Environmental, social and governance (ESG) investment is already big in Asia and will get bigger. But what will be the main factors driving it and how will Asian approaches to ESG differ from current practice elsewhere?
To answer these and other questions, our new CIO Special report brings together three experts: Bert Hofman, the director of the East Asian Institute at National University of Singapore (NUS) and Professor of Practice at the Lee Kuan Yew School; Anders Nordheim, who works for the WWF (World Wildlife Fund) as their senior vice president for Asia sustainable finance; and Deutsche Bank’s Kamran Khan.
As they discuss, Asia’s economic growth needs and the further internationalisation of many Asian enterprises will help drive environmental and governance improvements. Firms may use improved ESG credentials to ensure their positioning against international competitors, and meet increasing ESG compliance needs in global supply chains. There will be a growing emphasis on measuring, monitoring and reporting the actual impact of ESG transactions. Obvious sectors with ESG potential include energy development, food security and infrastructure. But health and other services, as well as transition and consumer finance, could also offer opportunities.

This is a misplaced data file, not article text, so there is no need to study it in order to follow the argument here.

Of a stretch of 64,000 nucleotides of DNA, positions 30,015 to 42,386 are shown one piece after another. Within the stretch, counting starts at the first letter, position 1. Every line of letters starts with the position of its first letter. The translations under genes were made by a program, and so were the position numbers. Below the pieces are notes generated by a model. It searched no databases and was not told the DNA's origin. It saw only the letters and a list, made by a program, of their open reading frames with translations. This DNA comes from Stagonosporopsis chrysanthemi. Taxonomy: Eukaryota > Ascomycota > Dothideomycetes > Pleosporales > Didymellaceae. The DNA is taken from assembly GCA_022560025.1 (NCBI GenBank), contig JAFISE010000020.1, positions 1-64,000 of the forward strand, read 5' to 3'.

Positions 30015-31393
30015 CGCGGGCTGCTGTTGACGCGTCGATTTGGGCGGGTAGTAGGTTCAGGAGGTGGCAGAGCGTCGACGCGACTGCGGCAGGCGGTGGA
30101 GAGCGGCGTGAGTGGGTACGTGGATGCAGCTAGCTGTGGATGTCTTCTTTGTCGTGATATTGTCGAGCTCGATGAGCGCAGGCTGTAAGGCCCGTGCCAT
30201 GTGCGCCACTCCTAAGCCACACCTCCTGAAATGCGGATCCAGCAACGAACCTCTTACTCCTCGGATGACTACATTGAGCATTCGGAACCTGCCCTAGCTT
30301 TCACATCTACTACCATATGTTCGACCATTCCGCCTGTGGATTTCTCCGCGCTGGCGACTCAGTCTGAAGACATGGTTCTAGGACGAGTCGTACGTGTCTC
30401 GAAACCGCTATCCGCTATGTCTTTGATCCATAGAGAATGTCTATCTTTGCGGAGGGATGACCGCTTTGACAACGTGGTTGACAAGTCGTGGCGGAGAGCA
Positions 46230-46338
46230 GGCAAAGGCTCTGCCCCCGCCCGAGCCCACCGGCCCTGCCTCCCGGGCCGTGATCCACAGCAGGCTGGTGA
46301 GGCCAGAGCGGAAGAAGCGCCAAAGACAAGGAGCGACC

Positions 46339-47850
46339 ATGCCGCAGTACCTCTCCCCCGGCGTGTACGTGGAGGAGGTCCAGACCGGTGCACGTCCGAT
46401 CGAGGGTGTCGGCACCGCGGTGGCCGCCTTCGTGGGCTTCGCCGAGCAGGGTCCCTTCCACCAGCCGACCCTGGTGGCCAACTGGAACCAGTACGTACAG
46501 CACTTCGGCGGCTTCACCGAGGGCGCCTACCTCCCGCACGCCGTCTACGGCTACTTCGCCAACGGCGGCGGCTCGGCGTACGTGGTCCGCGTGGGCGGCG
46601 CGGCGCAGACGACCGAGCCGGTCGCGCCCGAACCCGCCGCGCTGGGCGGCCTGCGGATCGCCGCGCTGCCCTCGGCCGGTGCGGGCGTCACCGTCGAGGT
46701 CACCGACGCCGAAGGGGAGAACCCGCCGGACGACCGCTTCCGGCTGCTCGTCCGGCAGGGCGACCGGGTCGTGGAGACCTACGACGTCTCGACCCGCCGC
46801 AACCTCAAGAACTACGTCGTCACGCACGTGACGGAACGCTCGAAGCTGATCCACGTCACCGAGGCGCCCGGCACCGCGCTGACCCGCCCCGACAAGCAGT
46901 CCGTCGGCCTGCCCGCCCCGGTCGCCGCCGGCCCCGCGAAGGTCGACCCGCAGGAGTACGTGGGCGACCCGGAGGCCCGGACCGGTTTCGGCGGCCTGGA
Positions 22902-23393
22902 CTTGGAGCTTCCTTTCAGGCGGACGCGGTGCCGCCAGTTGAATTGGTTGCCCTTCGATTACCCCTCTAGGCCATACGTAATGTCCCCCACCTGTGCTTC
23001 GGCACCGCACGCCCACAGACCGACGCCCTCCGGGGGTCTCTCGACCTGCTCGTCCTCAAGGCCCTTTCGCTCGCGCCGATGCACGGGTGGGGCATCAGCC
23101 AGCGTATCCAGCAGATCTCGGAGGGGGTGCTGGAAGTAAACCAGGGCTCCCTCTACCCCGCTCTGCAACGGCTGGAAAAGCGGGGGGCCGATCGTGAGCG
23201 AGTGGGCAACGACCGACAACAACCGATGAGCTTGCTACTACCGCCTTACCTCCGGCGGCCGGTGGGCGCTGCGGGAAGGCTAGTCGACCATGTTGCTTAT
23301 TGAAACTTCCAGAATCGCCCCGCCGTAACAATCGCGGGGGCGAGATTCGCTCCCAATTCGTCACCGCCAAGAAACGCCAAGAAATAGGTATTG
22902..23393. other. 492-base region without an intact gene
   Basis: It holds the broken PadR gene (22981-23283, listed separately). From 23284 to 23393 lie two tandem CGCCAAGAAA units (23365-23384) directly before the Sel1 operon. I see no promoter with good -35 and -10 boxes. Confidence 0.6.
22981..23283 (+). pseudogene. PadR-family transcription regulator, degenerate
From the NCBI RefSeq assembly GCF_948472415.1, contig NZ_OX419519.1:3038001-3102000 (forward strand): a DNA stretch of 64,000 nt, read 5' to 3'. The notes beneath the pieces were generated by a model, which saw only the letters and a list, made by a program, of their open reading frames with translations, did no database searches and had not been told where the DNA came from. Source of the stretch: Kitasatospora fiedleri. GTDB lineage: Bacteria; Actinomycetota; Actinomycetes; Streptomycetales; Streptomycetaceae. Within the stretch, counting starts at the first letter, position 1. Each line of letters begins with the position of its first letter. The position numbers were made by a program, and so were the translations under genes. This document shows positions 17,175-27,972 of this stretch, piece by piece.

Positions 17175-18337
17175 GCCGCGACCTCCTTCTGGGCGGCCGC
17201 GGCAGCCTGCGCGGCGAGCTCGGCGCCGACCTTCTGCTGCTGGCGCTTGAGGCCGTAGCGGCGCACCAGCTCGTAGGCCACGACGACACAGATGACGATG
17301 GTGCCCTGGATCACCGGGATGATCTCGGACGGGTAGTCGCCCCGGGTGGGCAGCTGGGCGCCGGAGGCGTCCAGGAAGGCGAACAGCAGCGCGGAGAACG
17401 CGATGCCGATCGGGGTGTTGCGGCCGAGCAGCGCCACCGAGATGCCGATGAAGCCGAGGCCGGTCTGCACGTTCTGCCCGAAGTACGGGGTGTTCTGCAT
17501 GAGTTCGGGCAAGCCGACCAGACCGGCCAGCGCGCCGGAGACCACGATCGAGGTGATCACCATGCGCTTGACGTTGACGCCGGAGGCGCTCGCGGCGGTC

In the report, ‘Asia and ESG: experts explore’, Markus Müller, Global Head of the Chief Investment Office at Deutsche Bank International Private Bank, says that “Asia faces rather different challenges in implementing ESG than do Europe or the U.S. and the reasons for this can be historic or institutional. Individual Asian economies also have very different external links, both inside and outside of the region, and this may affect their ESG choices in future. But Asian ESG now needs primarily to be seen in a global context. And, over time, the increasing relative size of the Asian economies – and their technological dominance – may mean that Asian views on ESG will increasingly drive global ESG, not vice versa.”
To download a PDF of the full report, please click here.